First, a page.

Michael Sachdev was recently promoted from president to chief executive officer at Snapdocs and he says his secret to success is being a lifelong learner.
The California-based company powers millions of digital closings each year by combining an open platform, patented AI technology, a settlement network, and a team of industry professionals to enable lenders and title companies to automate the process, according to a press release.
In his new role, Sachdev succeeds the company’s founder, Aaron King, who is taking on the role of executive chairman. As CEO, Sachdev will oversee all company operations and business strategy, with input and oversight from the company’s board.
Sachdev recently sat down with editor Kimberley Haas to talk about the promotion and his background. He graduated with a degree from Columbia Law School and worked as an attorney before entering the business world.
Haas: There are certain ways that a law school degree can help you look at things maybe a little bit differently than your colleagues. So I’m wondering, how has that helped you in your career?
Sachdev: Lawyers are taught to break problems down to their most constituent parts so that they can find where a process breaks or where a gap in logic exists.
I feel that I learned to do that in law school and in law practice. And that really has served me and continues to serve me to this day.
Before I got on this call, I was helping someone on my executive team write a memo and the memo wasn’t clear. It was in the process of breaking down parts of the problem that we exposed that there were actually gaps in our thinking that we then had to go chase down the answers to, which you don’t get too often unless you’re taught to break problems apart. So I rely on that training every day.
People say lawyers can’t do business. I think that’s kind of right and wrong at the same time. A lot of lawyers don’t think commercially about investment outcomes or ROI, which is the kind of thinking that business people need to do. But that clear thinking, that clear organized thinking, I think is valuable just about everywhere.
Haas: So when you came on and you joined the Snapdocs team as president in 2021, what was it like to take on that role and those responsibilities?
Sachdev: Despite all of my saying that I’ve spent the last 20 years in and around consumer finance, I had a big learning curve in mortgage and I still do. It’s been two years and I have learned a lot.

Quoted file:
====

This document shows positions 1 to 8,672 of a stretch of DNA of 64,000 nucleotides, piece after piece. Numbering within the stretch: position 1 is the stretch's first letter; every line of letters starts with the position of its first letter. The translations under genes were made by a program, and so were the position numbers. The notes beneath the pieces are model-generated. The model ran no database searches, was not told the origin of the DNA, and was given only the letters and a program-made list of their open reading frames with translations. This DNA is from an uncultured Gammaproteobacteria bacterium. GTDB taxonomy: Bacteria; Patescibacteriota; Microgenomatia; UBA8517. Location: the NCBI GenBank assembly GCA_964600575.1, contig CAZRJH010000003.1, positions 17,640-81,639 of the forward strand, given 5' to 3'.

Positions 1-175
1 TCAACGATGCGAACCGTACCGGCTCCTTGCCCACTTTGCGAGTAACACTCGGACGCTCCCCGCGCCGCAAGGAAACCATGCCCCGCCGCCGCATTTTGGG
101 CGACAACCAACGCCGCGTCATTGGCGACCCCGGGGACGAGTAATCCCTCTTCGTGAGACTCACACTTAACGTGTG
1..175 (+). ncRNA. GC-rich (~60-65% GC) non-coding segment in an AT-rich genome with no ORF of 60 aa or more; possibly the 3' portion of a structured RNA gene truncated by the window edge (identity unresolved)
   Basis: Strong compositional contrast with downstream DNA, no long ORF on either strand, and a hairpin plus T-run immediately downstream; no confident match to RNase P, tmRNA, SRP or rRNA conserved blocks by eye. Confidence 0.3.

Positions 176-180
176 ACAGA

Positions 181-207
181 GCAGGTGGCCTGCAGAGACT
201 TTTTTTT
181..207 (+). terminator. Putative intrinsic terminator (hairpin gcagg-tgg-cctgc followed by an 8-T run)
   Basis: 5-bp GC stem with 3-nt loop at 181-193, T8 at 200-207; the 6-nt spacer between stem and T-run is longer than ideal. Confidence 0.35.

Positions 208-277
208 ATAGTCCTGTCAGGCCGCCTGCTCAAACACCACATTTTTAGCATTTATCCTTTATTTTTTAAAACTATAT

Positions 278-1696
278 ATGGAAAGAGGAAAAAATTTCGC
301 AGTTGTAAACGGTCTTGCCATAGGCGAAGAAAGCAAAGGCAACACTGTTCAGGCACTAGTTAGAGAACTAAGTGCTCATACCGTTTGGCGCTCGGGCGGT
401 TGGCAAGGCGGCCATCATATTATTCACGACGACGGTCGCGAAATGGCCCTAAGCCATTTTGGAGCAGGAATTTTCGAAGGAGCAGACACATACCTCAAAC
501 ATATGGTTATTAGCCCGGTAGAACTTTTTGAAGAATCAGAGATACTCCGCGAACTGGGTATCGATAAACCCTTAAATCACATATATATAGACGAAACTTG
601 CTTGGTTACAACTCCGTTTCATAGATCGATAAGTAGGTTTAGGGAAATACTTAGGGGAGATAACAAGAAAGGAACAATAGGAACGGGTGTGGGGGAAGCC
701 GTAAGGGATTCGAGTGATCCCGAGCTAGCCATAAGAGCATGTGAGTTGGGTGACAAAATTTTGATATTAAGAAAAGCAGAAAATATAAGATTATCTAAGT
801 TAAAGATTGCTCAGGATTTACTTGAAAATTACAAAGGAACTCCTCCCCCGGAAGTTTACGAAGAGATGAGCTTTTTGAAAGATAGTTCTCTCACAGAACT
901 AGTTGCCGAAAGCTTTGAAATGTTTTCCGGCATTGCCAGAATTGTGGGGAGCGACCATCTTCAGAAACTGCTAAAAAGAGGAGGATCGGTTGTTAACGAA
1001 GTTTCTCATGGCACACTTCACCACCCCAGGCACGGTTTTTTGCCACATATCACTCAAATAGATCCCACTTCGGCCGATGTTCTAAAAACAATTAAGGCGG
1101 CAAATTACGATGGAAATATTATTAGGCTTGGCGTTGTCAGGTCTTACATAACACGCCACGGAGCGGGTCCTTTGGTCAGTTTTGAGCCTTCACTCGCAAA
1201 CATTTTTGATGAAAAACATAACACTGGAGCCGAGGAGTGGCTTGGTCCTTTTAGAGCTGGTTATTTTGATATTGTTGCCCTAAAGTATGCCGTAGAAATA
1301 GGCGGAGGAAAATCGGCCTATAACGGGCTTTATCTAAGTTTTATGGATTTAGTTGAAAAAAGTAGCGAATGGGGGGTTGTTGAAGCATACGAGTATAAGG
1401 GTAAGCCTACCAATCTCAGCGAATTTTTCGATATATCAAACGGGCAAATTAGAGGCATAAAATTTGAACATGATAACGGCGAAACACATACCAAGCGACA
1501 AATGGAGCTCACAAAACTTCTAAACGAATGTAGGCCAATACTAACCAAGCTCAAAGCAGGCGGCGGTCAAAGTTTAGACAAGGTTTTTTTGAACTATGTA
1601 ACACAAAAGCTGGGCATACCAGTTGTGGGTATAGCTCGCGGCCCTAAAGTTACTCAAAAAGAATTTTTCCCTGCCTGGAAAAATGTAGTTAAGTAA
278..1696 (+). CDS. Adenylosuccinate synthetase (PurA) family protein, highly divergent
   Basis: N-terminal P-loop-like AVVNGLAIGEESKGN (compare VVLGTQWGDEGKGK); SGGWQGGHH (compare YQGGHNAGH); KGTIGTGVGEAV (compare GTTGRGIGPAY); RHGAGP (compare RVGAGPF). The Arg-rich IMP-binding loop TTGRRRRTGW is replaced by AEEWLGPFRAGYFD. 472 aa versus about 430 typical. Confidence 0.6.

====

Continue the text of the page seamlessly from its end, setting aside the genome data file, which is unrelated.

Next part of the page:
Most of it has been really technical around this exact kind of lending and the sort of alphabet soup of acronyms. Every industry has their acronyms and we have ours. Really learning the lingo has been a lot of it.
Learning the loan types and learning the processes, learning the laws, I feel that I’ve got a mental structure, like a pre-existing mental model, to kind of get up to speed on those things quickly because I’ve spent time in spaces like this one. But no two spaces are the same.
Haas: How have you overcome those challenges?
Sachdev: I’m like a lifelong learner. When I want to know something, I get incredibly curious about it.
We have many people inside of Snapdocs who are 20-year mortgage veterans. And I spent many hours in the first few months with them, “Teach me this, explain this to me. Why is it this way? Why is it not this way?” Which I think is the benefit of having someone from the outside.
I subscribe to a lot of the industry materials that are circulated every day. And I read constantly. I wake up every day, usually between 5:30 and 6 a.m. Anyone on my team knows that they’re probably going to get an email or something from me about an article I read or something I’m thinking about. And I don’t expect a response at that hour. But I am reading every morning, usually for an hour.
Haas: Do you find that is helpful, to jump in that way and get that reading going early in the morning before a lot of other things start happening and before a lot of other wheels start turning?
Sachdev: You’re getting me now at 4:15 p.m., and I sat through a 90-minute presentation on HR benefits today, which is just part of the job. It’s like been a long day.
For me to sit down and read about something I don’t know or understand now, I’d probably glaze over. I’d probably start thinking about something else. The kids would come home, I might be distracted. It’s much easier to learn in the morning. And this is something that I learned about myself.
Haas: What’s it been like since you took over as CEO? That’s a pretty exciting transition for you and your family.
Sachdev: Yes, thank you. I wouldn’t say it’s been a lifelong goal, but it’s been a goal for many years.
I wasn’t the kid who in college was like, “I’m going to be a CEO.” I didn’t really know what I wanted to be. I think I was the classic person who goes to law school because they don’t know what they want to do. I think a lot of people do that. But I have followed my curiosity just wherever it has taken me. And it took me in-house, it took me out of law. It took me into business.